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I have just started using Python's pysftp and I am confused as how to call it's walktree function.

I found some code (found at http://pydoc.net/Python/pysftp/0.2.8/pysftp/) that helped me better understand what form my parameters should take

def walktree(self, remotepath, fcallback, dcallback, ucallback, recurse=True):
    '''recursively descend, depth first, the directory tree rooted at
    remotepath, calling discreet callback functions for each regular file,
    directory and unknown file type.

    :param str remotepath:
        root of remote directory to descend, use '.' to start at
        :attr:`.pwd`
    :param callable fcallback:
        callback function to invoke for a regular file.
        (form: ``func(str)``)
    :param callable dcallback:
        callback function to invoke for a directory. (form: ``func(str)``)
    :param callable ucallback:
        callback function to invoke for an unknown file type.
        (form: ``func(str)``)
    :param bool recurse: *Default: True* - should it recurse

    :returns: None

But I am still confused on what exactly is meant by "callback function to invoke for a regular file, for a directory, and for an unknown file type.

I have also looked through the official documentation: https://media.readthedocs.org/pdf/pysftp/latest/pysftp.pdf

but all it tells me about the walktree() function is that:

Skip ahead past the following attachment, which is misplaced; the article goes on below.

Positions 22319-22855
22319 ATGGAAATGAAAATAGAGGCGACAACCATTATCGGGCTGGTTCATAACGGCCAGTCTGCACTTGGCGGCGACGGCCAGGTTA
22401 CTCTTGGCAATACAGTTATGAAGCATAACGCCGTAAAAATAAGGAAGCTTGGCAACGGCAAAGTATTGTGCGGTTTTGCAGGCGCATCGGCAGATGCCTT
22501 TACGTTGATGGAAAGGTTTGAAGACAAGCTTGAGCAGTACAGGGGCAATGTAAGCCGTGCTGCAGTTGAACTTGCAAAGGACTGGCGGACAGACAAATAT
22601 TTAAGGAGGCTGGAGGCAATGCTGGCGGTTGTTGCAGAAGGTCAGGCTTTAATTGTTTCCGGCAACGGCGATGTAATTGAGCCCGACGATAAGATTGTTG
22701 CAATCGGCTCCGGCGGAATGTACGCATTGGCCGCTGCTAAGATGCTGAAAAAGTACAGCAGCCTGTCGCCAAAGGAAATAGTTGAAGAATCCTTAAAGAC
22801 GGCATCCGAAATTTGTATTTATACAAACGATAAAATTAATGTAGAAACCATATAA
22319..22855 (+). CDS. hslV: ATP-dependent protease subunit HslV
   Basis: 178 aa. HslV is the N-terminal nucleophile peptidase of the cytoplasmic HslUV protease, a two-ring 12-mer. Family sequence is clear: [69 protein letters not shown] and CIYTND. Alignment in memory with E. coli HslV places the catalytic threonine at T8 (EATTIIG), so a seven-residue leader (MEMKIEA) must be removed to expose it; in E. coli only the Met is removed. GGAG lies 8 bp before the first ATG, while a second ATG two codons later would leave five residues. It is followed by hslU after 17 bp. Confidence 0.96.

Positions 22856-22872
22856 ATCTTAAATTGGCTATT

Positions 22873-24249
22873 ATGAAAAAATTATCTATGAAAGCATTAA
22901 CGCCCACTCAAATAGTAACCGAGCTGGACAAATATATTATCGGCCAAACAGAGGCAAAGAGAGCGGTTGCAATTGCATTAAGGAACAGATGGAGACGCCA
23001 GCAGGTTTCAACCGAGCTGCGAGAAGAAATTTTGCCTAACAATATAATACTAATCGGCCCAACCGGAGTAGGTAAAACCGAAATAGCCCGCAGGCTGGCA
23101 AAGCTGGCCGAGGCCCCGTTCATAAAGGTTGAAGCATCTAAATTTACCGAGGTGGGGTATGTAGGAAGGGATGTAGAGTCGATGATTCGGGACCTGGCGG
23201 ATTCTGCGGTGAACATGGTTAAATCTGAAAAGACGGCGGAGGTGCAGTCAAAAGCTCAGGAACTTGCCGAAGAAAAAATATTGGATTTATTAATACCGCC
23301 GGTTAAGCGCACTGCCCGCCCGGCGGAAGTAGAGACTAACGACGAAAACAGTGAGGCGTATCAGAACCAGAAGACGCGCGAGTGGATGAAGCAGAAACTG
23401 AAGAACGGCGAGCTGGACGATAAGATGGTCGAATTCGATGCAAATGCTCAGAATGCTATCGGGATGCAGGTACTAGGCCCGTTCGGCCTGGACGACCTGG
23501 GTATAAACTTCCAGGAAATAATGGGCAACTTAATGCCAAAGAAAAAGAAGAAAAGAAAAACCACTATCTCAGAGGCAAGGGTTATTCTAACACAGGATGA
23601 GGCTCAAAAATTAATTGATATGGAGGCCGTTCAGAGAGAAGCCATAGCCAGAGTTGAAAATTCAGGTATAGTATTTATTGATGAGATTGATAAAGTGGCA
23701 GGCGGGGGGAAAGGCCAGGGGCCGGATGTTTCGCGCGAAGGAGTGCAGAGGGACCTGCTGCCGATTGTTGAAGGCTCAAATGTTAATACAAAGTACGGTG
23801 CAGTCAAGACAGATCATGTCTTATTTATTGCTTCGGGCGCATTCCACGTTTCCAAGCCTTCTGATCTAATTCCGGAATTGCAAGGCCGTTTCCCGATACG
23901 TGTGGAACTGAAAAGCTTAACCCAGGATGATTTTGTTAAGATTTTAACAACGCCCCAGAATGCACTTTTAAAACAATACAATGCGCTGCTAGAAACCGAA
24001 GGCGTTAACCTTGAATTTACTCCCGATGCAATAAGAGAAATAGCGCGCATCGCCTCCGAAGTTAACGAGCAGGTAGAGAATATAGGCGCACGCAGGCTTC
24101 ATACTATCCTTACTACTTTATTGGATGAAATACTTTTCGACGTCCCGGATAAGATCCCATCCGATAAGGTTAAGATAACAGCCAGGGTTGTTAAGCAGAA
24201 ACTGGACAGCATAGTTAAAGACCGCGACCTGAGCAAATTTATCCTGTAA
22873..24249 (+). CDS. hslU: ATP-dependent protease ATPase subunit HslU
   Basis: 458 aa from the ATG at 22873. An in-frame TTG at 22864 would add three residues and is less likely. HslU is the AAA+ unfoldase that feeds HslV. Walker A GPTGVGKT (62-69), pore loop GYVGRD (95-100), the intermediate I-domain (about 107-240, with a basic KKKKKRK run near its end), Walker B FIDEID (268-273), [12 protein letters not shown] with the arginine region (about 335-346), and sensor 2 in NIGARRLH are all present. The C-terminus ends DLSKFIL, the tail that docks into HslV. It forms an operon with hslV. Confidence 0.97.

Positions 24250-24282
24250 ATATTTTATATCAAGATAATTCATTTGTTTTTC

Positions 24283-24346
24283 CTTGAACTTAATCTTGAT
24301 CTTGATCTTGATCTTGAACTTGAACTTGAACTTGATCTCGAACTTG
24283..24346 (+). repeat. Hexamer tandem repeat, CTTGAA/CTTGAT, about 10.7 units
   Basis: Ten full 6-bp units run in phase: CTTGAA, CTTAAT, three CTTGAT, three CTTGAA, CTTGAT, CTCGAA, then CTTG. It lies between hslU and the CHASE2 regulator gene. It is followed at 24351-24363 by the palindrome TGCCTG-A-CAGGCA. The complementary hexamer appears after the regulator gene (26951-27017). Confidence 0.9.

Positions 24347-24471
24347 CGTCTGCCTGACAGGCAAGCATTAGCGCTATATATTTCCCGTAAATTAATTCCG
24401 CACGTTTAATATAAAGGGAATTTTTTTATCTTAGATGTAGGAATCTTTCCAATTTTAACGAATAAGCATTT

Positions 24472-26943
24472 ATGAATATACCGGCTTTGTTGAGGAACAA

Is a powerful method that can recursively (default) walk a remote directory structure and calls a user-supplied callback functions for each file, directory or unknown entity it encounters. It is used in the get_x methods of pysftp and can be used with great effect to do your own bidding. Each callback is supplied the pathname of the entity. (form: func(str))

which I felt did not give me much information on how to call it properly.

If someone could provide an example of calling this function correctly and an explanation of why you are passing your chosen arguments, it would be greatly appreciated!

2 Answers 2

5

Here is the sample code you are looking for.

import pysftp

file_names = []
dir_names = []
un_name = []

def store_files_name(fname):
    file_names.append(fname) 

def store_dir_name(dirname):
    dir_names.append(dirname)

def store_other_file_types(name):
    un_name.append(name)

cnopts = pysftp.CnOpts()
cnopts.hostkeys = None
sftp = pysftp.Connection(host="Your_ftp_server_name", username="ftp_username", private_key="location_of_privatekey", cnopts=cnopts)
sftp.walktree("/location_name/",store_files_name,store_dir_name,store_other_file_types,recurse=True)
print file_names,dir_names,un_name

file names, directory names and unknown file types are stored in lists file_names, dir_names and un_name respectively.

0

Learn what is the callback, if that's the actual problem.

To all three arguments of walktree, you need to pass a reference to a function that takes a single string argument. As walktree recurses the directory structure, it "calls back" one of those functions for every file-system object it finds, passing path to the object as the (string) argument.

Typically, you will need some state (context) for the function implementation. I.e. a reference to a container to store the paths found. To avoid using global variables, the pysftp sample, you referred to in your question, passes in methods of helper class instead of plain functions, keeping the state (the flist, dlist and ulist containers) in the object instance.

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